Evening the Playing Field When Developing a Puzzle
When developing a new puzzle, it’s common to run into questions like, “Are people going to get this? Is it too complex? Or not complex enough?” One of your players might have a PhD in Ancient Egyptian Hieroglyphics and another might be a high school student. You don’t want to frustrate one for the sake of the other, so developing a game or puzzle can be tricky.
Good game design puts all players on an even playing field. Developing a puzzle for an escape room or other alternate reality game – really any team-building type of activity – requires players to be on equal footing. Of course, each player comes in with different knowledge and experiences, but applying that knowledge to your game should allow all players a similar chance to contribute.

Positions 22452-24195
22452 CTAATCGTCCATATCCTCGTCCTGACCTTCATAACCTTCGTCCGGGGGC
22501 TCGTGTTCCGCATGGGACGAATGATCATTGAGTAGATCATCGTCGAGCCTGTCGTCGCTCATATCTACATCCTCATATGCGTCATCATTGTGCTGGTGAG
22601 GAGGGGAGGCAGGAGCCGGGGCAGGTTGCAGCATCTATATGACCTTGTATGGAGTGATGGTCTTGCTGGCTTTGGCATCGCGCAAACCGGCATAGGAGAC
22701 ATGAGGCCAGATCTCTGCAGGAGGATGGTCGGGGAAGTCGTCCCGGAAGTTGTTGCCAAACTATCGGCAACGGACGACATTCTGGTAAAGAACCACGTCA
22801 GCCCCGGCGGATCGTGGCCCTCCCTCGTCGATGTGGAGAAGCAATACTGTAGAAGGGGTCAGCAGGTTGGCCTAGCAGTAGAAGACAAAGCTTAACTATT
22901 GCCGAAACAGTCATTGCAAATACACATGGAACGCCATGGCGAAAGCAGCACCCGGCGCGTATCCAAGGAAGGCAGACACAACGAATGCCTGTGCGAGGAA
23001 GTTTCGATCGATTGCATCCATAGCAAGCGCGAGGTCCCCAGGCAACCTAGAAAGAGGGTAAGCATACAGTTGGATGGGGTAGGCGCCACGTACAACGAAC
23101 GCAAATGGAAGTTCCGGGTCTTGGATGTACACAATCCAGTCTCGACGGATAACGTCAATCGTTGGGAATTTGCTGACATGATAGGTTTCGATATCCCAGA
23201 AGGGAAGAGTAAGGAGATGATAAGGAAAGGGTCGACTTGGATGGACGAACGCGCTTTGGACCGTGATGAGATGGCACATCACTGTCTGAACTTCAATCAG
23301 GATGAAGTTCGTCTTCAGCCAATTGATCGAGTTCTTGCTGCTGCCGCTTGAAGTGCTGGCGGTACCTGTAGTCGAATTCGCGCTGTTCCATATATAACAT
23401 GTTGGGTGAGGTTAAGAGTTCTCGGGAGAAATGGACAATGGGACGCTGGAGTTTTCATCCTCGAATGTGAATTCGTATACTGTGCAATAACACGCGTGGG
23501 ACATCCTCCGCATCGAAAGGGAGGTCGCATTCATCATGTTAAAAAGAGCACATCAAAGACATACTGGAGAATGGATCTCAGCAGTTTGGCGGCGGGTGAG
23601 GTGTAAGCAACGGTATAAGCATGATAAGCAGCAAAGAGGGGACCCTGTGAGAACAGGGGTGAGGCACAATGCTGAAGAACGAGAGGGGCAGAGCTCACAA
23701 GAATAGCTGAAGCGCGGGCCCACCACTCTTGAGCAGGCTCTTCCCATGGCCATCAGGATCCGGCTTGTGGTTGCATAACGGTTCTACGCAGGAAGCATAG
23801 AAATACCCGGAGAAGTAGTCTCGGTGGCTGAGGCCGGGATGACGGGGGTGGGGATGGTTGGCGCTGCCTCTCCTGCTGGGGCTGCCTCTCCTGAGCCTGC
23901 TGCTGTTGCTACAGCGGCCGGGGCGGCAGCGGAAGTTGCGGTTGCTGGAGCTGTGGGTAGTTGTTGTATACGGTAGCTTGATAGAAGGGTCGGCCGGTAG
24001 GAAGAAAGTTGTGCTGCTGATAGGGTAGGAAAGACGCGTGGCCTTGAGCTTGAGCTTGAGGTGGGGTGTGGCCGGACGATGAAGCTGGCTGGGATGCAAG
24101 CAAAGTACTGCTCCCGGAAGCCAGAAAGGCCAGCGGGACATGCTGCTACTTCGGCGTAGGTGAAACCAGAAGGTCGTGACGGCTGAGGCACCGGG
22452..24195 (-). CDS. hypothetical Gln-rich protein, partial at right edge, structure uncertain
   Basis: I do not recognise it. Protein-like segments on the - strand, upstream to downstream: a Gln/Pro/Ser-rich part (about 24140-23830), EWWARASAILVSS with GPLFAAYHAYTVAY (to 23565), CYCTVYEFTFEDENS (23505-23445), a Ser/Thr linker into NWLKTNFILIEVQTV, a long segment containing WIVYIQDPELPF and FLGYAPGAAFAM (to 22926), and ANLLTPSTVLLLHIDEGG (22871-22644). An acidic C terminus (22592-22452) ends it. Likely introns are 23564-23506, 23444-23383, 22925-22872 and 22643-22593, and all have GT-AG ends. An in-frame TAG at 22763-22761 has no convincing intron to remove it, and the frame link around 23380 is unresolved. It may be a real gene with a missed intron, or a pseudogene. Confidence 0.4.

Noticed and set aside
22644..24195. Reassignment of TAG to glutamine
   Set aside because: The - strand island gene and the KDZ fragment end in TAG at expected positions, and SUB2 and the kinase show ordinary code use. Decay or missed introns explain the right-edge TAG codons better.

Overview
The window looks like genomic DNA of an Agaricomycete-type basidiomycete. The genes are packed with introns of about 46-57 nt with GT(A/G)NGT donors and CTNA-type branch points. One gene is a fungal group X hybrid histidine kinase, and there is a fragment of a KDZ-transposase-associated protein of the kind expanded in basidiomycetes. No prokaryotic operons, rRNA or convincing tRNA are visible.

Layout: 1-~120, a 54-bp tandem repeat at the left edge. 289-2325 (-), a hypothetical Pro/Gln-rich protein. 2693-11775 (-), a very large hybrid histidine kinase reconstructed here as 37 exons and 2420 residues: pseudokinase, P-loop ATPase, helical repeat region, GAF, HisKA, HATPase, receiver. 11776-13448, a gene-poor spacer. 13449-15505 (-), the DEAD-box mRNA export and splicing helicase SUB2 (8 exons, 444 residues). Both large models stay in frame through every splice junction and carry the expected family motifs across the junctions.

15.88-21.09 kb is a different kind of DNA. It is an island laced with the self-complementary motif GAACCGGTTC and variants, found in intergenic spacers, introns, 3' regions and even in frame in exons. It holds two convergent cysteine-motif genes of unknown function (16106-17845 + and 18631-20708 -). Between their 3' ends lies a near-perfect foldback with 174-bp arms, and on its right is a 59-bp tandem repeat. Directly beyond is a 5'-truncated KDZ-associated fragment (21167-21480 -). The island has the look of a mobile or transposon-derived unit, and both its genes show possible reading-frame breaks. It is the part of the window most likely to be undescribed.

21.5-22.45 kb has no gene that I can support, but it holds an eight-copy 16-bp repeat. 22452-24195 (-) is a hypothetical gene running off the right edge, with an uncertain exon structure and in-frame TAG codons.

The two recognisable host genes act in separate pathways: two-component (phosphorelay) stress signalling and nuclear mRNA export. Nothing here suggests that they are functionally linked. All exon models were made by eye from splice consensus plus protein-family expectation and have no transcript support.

A good way to do this is to define your game around something. It could be anything – a book, newspaper clipping, CD, video, items in a treasure chest… anything. This goes back to the old adage about creativity: it’s easier to be creative within limits. If I tell you to draw a picture, you may spend some time spinning your wheels and not knowing how to get started. What do I draw? How detailed should it be? How much time do I have? But if I say “draw a picture of a giraffe drinking from a lake and only use the colors blue, purple and green.” Now it’s much easier for you to get off and running. Maybe you’re not the greatest artist, but I’ve created constraints for you and have defined your “playing field”.
If you design your puzzle around some constraint, then players can have a common starting point. If the answer to your riddle about Hercules can be found in your escape room, say within a book or on an audio CD, then it doesn’t matter how long a player studied Greek mythology. Of course you’ll probably want to throw in another wrinkle and have them deduce something from your source material rather than just giving them the answer on page 14, but that’s a discussion for a different post.